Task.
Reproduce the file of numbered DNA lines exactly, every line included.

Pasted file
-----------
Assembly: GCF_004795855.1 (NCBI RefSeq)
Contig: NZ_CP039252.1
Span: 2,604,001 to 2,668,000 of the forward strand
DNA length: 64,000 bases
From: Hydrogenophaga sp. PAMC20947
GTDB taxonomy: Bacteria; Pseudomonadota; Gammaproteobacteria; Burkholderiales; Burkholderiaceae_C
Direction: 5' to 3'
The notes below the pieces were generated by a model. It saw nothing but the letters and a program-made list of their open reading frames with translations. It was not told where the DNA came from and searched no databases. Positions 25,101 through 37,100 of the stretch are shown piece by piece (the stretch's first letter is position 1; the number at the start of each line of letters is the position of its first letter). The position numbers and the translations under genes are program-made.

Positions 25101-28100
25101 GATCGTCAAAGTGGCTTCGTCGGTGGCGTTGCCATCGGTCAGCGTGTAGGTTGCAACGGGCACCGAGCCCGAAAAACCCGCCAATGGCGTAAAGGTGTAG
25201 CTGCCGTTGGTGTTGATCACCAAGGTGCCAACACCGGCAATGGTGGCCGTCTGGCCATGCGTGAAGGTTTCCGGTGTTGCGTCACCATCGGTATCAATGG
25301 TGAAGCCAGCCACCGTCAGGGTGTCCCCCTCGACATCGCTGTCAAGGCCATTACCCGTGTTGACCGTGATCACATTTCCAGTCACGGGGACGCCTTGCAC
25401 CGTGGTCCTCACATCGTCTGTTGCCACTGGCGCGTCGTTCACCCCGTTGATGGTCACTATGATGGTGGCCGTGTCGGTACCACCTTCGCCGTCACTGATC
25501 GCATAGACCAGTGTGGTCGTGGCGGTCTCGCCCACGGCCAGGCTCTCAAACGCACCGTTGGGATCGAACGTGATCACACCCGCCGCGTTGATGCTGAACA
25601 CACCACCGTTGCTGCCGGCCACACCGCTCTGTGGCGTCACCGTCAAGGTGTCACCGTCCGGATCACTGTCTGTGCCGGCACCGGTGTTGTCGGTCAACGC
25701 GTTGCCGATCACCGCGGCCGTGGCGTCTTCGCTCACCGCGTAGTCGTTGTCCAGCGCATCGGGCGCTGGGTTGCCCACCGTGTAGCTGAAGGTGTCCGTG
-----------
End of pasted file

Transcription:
Assembly: GCF_004795855.1 (NCBI RefSeq)
Contig: NZ_CP039252.1
Span: 2,604,001 to 2,668,000 of the forward strand
DNA length: 64,000 bases
From: Hydrogenophaga sp. PAMC20947
GTDB taxonomy: Bacteria; Pseudomonadota; Gammaproteobacteria; Burkholderiales; Burkholderiaceae_C
Direction: 5' to 3'
The notes below the pieces were generated by a model. It saw nothing but the letters and a program-made list of their open reading frames with translations. It was not told where the DNA came from and searched no databases. Positions 25,101 through 37,100 of the stretch are shown piece by piece (the stretch's first letter is position 1; the number at the start of each line of letters is the position of its first letter). The position numbers and the translations under genes are program-made.

Positions 25101-28100
25101 GATCGTCAAAGTGGCTTCGTCGGTGGCGTTGCCATCGGTCAGCGTGTAGGTTGCAACGGGCACCGAGCCCGAAAAACCCGCCAATGGCGTAAAGGTGTAG
25201 CTGCCGTTGGTGTTGATCACCAAGGTGCCAACACCGGCAATGGTGGCCGTCTGGCCATGCGTGAAGGTTTCCGGTGTTGCGTCACCATCGGTATCAATGG
25301 TGAAGCCAGCCACCGTCAGGGTGTCCCCCTCGACATCGCTGTCAAGGCCATTACCCGTGTTGACCGTGATCACATTTCCAGTCACGGGGACGCCTTGCAC
25401 CGTGGTCCTCACATCGTCTGTTGCCACTGGCGCGTCGTTCACCCCGTTGATGGTCACTATGATGGTGGCCGTGTCGGTACCACCTTCGCCGTCACTGATC
25501 GCATAGACCAGTGTGGTCGTGGCGGTCTCGCCCACGGCCAGGCTCTCAAACGCACCGTTGGGATCGAACGTGATCACACCCGCCGCGTTGATGCTGAACA
25601 CACCACCGTTGCTGCCGGCCACACCGCTCTGTGGCGTCACCGTCAAGGTGTCACCGTCCGGATCACTGTCTGTGCCGGCACCGGTGTTGTCGGTCAACGC
25701 GTTGCCGATCACCGCGGCCGTGGCGTCTTCGCTCACCGCGTAGTCGTTGTCCAGCGCATCGGGCGCTGGGTTGCCCACCGTGTAGCTGAAGGTGTCCGTG